Everyday life and fatal hazard in sixteenth-century England

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Tomasz Gromelskiby Tomasz Gromelski, Max Weber Fellow, 2010-2011

Modern societies congratulate themselves on their high health and safety standards and excellent healthcare systems that enable them to reduce significantly the risk of accident-induced fatal injuries among the populace. We are constantly reassured that a great deal of effort and funding is directed towards devising and employing means to protect us from sudden death or injury as we go about our daily lives. On a more general level, we like to believe that one of the facets of modernity is the absence of the multiple hazards that haunted our ancestors in the pre-industrial world. While it is probably safe to argue that a sixteenth-century farmer was more likely to die as the result of an unfortunate accident than his twentyfirst-century counterpart, it seems that popular understanding of living and working conditions in the distant past is based to a greater degree on general assumptions and anecdotal evidence than on hard facts and statistical data.

A new project based at Oxford University and generously supported by the Economic and Social Research Council – the UK’s largest organisation for funding research on economic and social issues – aims to provide new insights into everyday life in Tudor England by analysing a large body of hitherto unexplored material. Steven Gunn of Merton College and Tomasz Gromelski of Wolfson College will examine some 9,000 reports of accidental death from the years 1500–1600; reports from the King’s Bench preserved among the records at The National Archives inLondon. Coroners’ reports were the most conspicuous product of investigations carried out to determine the exact cause and circumstances of violent or unnatural death, and contain a wealth of information about the tragic ends of lives, about victims and their families, and about the everyday activities of both ordinary folk and ‘the better sort’. So how did people die in sixteenth-century England?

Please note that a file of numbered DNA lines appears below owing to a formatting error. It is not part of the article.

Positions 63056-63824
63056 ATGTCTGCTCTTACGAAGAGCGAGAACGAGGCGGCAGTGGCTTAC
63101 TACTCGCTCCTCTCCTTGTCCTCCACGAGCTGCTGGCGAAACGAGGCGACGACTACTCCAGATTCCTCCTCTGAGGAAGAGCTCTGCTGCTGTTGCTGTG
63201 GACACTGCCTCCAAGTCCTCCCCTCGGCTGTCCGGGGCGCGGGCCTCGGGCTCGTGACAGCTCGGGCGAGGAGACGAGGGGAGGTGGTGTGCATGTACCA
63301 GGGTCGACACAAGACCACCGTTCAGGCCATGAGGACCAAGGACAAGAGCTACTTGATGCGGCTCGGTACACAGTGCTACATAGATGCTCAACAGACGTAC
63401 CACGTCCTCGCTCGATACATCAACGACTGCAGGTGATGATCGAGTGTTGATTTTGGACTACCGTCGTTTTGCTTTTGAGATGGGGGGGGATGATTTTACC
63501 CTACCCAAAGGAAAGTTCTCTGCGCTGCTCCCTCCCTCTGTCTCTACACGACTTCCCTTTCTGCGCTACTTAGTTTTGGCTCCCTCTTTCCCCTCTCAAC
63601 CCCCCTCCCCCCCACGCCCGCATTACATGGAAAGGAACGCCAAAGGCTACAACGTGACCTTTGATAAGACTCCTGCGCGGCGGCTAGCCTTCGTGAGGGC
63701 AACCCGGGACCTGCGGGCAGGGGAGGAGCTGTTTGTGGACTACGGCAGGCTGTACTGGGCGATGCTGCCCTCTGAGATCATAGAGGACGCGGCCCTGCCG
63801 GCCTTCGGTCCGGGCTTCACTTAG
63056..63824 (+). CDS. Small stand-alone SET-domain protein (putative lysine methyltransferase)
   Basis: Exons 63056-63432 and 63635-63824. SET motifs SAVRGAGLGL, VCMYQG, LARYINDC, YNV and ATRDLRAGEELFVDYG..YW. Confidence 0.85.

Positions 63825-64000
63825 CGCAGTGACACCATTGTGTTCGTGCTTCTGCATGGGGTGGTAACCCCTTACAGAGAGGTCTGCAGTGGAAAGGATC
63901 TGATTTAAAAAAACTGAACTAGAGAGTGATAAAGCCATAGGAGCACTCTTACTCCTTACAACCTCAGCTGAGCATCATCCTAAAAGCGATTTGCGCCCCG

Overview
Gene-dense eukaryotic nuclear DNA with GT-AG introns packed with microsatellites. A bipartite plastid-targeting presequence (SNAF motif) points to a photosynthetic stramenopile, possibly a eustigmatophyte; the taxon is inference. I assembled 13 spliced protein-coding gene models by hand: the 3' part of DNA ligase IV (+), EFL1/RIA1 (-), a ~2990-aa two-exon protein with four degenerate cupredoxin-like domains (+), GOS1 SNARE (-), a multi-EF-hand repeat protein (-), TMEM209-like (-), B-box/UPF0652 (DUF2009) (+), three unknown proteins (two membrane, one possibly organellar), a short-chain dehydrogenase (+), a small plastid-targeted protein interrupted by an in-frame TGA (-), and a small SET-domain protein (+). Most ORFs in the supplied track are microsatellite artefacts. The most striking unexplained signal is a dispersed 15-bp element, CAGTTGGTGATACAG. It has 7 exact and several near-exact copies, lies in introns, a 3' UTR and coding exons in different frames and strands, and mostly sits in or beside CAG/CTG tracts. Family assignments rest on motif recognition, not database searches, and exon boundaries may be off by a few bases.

Preliminary findings suggest that almost half of all accidents were drownings. In December 1559 Robert Potter, a farmer from Tebay in Cumbria drowned in the River Lune while trying to retrieve his hat, blown off by a sudden gust of wind. On one March evening in 1560 three-year-old John Elyot from Huntington fell into a large pot filled with water as he tried to grab a fish put there by his mother.  Another frequent cause of death was related to transport and travel. John Payne, a native of Hertfordshire, died when his cart carrying timber overturned and he was crushed by the heavy load. Agnes Thornton, wife of a Yorkshire farmer, fell off her horse breaking her neck, and Benjamin Hanlestone fell off the back of an ox pulling a heavy wagon. Quite a few people lost their lives in a gruesome manner or in bizarre – at least from our modern viewpoint – circumstances. Several were mauled by performing bears. The head of a baby newly born to Margaret Stanfolde of Erringdon inYorkshire, was devoured by a hungry pig that sneaked into her house. Henry Pert, gentleman, of Welbeck, Nottinghamshire, managed to shoot himself in the head with his bow, and one Thomas Brian from Somerset accidentally fell on his own knife while playing ‘footeball’ on a Sunday in February 1509.

The project focuses on accidents and the realities of everyday life, but the evidence of coroners’ reports offers the opportunity to explore more wide-ranging issues: it has the potential to shed new light on social relations and economic and cultural changes in Tudor England and early modern Europe in general. The main output of the four-year project will be a book that should appeal to both an academic audience and to general readers.